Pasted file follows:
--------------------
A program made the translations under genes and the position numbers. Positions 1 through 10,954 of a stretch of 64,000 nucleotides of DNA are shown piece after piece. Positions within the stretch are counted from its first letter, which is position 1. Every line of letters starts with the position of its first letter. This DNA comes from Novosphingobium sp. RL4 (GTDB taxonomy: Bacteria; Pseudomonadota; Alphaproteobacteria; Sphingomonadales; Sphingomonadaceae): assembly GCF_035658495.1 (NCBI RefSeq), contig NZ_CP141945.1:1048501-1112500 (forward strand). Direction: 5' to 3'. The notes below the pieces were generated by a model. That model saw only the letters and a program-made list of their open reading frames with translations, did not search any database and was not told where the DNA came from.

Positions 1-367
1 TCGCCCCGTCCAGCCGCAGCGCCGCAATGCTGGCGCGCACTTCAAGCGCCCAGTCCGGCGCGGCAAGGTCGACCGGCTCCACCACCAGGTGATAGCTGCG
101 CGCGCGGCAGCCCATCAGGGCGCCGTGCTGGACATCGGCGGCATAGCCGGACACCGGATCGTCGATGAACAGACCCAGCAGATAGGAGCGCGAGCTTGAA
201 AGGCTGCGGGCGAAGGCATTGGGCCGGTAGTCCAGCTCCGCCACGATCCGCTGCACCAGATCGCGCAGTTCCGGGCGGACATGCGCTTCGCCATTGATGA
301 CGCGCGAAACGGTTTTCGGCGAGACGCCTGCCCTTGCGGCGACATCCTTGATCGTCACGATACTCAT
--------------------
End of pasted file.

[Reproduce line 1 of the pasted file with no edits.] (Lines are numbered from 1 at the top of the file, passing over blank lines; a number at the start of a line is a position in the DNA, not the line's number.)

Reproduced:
A program made the translations under genes and the position numbers. Positions 1 through 10,954 of a stretch of 64,000 nucleotides of DNA are shown piece after piece. Positions within the stretch are counted from its first letter, which is position 1. Every line of letters starts with the position of its first letter. This DNA comes from Novosphingobium sp. RL4 (GTDB taxonomy: Bacteria; Pseudomonadota; Alphaproteobacteria; Sphingomonadales; Sphingomonadaceae): assembly GCF_035658495.1 (NCBI RefSeq), contig NZ_CP141945.1:1048501-1112500 (forward strand). Direction: 5' to 3'. The notes below the pieces were generated by a model. That model saw only the letters and a program-made list of their open reading frames with translations, did not search any database and was not told where the DNA came from.